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In the Story "A&P" by John Updike, what is the theme being expressed throughout the...

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stephanieb3313 | Student, Undergraduate | eNotes Newbie

Posted May 4, 2009 at 2:05 AM via web

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In the Story "A&P" by John Updike, what is the theme being expressed throughout the story?

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pmiranda2857 | High School Teacher | (Level 1) Educator Emeritus

Posted May 4, 2009 at 6:01 AM (Answer #1)

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The main theme that runs through A & P is the idea of choices and consequences. There is also a commentary in the story about freedom and rules.  Sammy works at a supermarket where he views all the people he sees as stupid sheep.  He observes the activity in the store from a sarcastic, mocking tone.  Everyone looks the same to Sammy except when the young girls come in wearing the bathing suits.  

"A few house-slaves in pin curlers even looked around after pushing their carts past to make sure what they had seen was correct." (Updike) 

Sammy is young, 19, and very bored with his job at the store. His interest is peaked, however, when 

"In walks these three girls in nothing but bathing suits. I'm in the third check-out slot, with my back to the door, so I don't see them until they're over by the bread." (Updike)

Sammy is infatuated, immediately with the three girls, particularly one he names Queenie.  Sammy contrasts the three scantily clad girls with the usual shoppers in the store.

Sammy gets so interested in the girls that when the store manager, Lengel scolds them for being improperly dressed to shop, he abruptly announces that he quits.

Sammy's actions are a reaction to the girls being told they were inappropriately dressed for shopping in the store, he does not think about the consequences of his actions.  He is only thinking about being on the side of the three girls who he sees as heroes for exerting their rights as individuals and violating the rules of the store.  He especially likes the fact that the girls shock the regular customers out of their zombie like shopping.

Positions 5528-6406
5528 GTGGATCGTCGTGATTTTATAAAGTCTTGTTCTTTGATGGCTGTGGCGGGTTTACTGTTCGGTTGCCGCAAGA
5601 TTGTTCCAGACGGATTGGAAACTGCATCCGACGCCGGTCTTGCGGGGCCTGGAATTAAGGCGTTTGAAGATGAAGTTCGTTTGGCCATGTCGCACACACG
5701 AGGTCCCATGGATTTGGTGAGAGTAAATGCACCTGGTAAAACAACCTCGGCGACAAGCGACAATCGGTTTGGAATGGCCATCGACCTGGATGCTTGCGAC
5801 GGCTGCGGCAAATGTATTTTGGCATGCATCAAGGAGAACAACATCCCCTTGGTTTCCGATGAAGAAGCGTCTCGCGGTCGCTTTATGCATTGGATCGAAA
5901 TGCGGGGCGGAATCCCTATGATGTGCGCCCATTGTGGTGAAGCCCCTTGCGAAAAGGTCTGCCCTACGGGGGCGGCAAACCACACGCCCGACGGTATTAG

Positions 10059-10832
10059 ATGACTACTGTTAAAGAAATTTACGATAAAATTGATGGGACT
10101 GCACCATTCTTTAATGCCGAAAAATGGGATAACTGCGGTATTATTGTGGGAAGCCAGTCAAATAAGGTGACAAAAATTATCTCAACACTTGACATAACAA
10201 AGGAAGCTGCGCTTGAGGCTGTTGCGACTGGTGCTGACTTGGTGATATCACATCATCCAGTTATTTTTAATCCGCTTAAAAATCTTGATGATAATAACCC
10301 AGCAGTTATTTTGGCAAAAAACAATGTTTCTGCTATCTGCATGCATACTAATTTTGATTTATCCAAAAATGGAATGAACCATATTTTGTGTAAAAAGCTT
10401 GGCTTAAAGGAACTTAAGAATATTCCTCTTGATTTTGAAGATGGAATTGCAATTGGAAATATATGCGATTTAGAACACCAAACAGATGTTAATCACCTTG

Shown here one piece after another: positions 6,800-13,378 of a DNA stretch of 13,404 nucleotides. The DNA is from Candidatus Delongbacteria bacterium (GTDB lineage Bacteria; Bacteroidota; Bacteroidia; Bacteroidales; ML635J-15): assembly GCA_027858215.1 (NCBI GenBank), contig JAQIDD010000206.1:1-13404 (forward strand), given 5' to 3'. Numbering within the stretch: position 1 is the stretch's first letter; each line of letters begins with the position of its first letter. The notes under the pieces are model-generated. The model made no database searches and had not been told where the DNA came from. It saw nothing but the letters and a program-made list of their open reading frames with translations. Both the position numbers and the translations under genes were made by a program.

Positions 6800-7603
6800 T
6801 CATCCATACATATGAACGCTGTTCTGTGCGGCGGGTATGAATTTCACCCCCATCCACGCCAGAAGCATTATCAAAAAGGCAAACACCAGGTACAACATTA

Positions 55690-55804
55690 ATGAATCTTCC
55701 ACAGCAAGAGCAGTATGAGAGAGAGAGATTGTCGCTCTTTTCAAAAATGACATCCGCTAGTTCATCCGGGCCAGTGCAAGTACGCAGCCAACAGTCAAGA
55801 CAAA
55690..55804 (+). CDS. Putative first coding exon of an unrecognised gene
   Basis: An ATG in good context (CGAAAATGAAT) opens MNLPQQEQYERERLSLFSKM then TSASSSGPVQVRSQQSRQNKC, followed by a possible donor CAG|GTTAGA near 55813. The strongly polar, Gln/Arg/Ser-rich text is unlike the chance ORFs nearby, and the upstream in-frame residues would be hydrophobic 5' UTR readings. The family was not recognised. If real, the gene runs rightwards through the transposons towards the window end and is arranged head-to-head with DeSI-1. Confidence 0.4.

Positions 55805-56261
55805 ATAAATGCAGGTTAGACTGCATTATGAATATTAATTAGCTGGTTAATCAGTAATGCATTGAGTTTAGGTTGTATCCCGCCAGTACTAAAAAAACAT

This story is set in the 1960s, so girls were usually dressed appropriately, even down to white gloves sometimes.  So it is very unexpected to see three girls in bathing suits in the supermarket.  

Sammy links himself with the three rebels and is desperate to get their attention, however, they walk out of the store without giving him a second look.  So as he leaves the store, now jobless, he discovers that he has made his life a lot harder with his impulsive behavior.

Choices, that is what Sammy makes when he quits, have consequences.  Freedom of one individual should not impose on the freedom of another.  The improperly dressed girls violated the rules of the store by shoping in their bathing suits thereby violating the rights of the other shoppers by making them uncomfortable in the environment.

Rebellion is also a theme that is relevant to this story, the girls obviously don't care that they are wearing bathing suits in a store, they are not embarrassed, they don't care.

Sammy's actions at the end of the story are the ultimate rebellion, a take this job and shove it mentality which only feels good when you say it, then you realize that you have no job, no money and big problems. 

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William Delaney | (Level 1) Distinguished Educator

Posted July 3, 2012 at 7:49 PM (Answer #2)

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          Most discussions of John Updike’s well-know story “A & P” treat the young characters with sympathy. It is natural to do so, since the story is told from the point of view of the young grocery clerk who is immediately attracted to the three adolescent girls who enter in their bathing suits. But Updike, either intentionally or inadvertently, leaves his incident open to an opposite interpretation. The four young people involved—Sammy and the three girls—might be taken to represent the spoiled, self-indulgent young white Americans who take it for granted that the world owes them a living, who may finally be waking up to the fact that life is a constant struggle for existence and that employers aren’t waiting for them with open arms even though many of them can’t spell, can’t write a coherent sentence, can’t say “Thank you,” and don’t really want to work in the first place.

          The three girls enter the market in this conservative small town wearing skimpy bathing suits and walking on bare feet. They are conscious that their behavior is inappropriate. It is only because they are pretty girls that they dare to do what is equivalent to three young men entering barefoot and bare-chested, wearing only khaki shorts. Many restaurants these days have signs in their front windows reading something like: NO SHOES, NO SHIRTS, NO SERVICE. It would seem that such signs should not be necessary—that people should have learned certain minimal rules of civilized behavior.

          The fact that the girls are wearing only bathing suits and that Sammy discards his apron might be intended to symbolize that American youth would like life to be a permanent vacation. A lot are in for a shock—as Sammy seems to realize intuitively when he foresees that the Darwinian-Malthusian world will be a harder place for him from now on.

          Updike’s story should not be read solely as an ode to youth or a defense of the four young characters involved.

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